Anyway, I'm getting into a bit of a tangent but my point is that how much time one spends on a photo depends on what they are doing. I agree that people put too much effort into taking and processing aviation photos for this website. If there is one thing I have learned through my photography away from this website, it's that aviation photography and the workflow necessary to get a photo accepted is actually very, very easy. It's still frustring as hell with rejections, but it's all relatively easy compared to other, more complex types of photography.



ALL views, opinions expressed are mine ONLY and are NOT representative of those shared by Southwest Airlines Co.
User currently offlinevikkyvik From United States of America, joined Jul 2003, 10048 posts, RR: 26
Reply 18, posted (2 years 2 months 1 week 2 days 1 hour ago) and read 8185 times:
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Quoting Silver1SWA (Reply 17):
I would have taken a bracketed burst and masked in the lower exposure to get detail out the window while using the brighter exposure for the interior.

So you would have done an HDR....

 



"Two and a Half Men" was filmed in front of a live ostrich.
User currently offlineSilver1SWA From United States of America, joined Mar 2004, 4820 posts, RR: 26
Reply 19, posted (2 years 2 months 1 week 2 days 1 hour ago) and read 8182 times:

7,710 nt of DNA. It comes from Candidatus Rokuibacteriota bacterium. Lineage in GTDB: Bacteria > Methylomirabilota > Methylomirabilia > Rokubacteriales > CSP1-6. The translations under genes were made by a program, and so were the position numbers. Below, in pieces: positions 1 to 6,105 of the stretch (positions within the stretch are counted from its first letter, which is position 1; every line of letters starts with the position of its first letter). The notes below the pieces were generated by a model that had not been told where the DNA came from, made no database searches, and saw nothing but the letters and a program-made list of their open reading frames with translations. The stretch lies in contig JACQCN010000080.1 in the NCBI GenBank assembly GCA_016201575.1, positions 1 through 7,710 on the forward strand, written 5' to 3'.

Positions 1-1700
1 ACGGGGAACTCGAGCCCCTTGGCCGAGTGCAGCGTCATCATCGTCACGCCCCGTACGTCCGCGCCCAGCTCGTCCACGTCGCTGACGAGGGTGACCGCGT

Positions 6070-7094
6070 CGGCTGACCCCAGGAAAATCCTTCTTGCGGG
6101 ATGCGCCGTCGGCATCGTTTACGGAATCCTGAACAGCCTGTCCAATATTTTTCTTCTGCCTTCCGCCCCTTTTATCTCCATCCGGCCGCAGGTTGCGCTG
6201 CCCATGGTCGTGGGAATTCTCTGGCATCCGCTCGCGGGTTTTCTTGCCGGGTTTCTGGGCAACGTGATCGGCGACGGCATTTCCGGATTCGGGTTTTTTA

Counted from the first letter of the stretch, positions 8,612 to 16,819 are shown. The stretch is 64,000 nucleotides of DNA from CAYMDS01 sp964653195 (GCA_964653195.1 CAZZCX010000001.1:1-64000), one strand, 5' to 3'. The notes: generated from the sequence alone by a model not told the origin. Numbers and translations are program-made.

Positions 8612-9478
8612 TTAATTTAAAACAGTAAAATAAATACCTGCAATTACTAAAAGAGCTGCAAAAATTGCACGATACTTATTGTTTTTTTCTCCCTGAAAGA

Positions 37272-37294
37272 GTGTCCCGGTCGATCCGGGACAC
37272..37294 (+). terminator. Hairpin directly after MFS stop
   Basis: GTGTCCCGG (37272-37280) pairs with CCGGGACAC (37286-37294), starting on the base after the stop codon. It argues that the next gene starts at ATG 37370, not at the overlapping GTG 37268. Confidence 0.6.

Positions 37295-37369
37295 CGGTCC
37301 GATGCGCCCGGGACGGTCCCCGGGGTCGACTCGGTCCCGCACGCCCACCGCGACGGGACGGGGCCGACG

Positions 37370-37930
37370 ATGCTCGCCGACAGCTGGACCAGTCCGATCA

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Quoting vikkyvik (Reply 18):
Quoting Silver1SWA (Reply 17):
I would have taken a bracketed burst and masked in the lower exposure to get detail out the window while using the brighter exposure for the interior.

So you would have done an HDR....

 

I see what you did there...lol  

But I guess you could call it a manual HDR. Yes, it would involve multiple exposures but I think the end result can look just as it would with the naked eye if done right. The use of a flash does not look natural to me, but that's the accepted method.



ALL views, opinions expressed are mine ONLY and are NOT representative of those shared by Southwest Airlines Co.
User currently offlineRimantas From Lithuania, joined Dec 2007, 13 posts, RR: 0
Reply 20, posted (2 years 2 months 1 week 1 day 23 hours ago) and read 8167 times:

Quoting Silver1SWA (Reply 17):
I would have taken a bracketed burst and masked in the lower exposure to get detail out the window while using the brighter exposure for the interior. If done right, it looks amazingly natural but it goes against the rules here, and against traditional photography

You don't need to shot several frames using bracketed burst and then merge them. It's possible to get the same result with only one frame using different exposure settings converting image from RAW to JPEG, and then merging two differently exposed JPEGs as layers. I wonder if this method is acceptable here ?

Quoting viv (Reply 11):
In my opinion, any image that needs more than ten minutes of post-processing is not good enough to begin with.

It depends on what kind of image are you dealing with. For typical photo of plane in the sky ten minutes is definitely reasonable time to spend. It's very easy to use “magic wand" tool to mark unecessary background in such photos. However it's more difficult to do that in images depicting aircraft in the backgroud of grass, trees, fences, etc. I usually spend more than 10 minutes for such photos.


User currently offlineSilver1SWA From United States of America, joined Mar 2004, 4820 posts, RR: 26
Reply 21, posted (2 years 2 months 1 week 1 day 23 hours ago) and read 8162 times:
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Quoting Rimantas (Reply 20):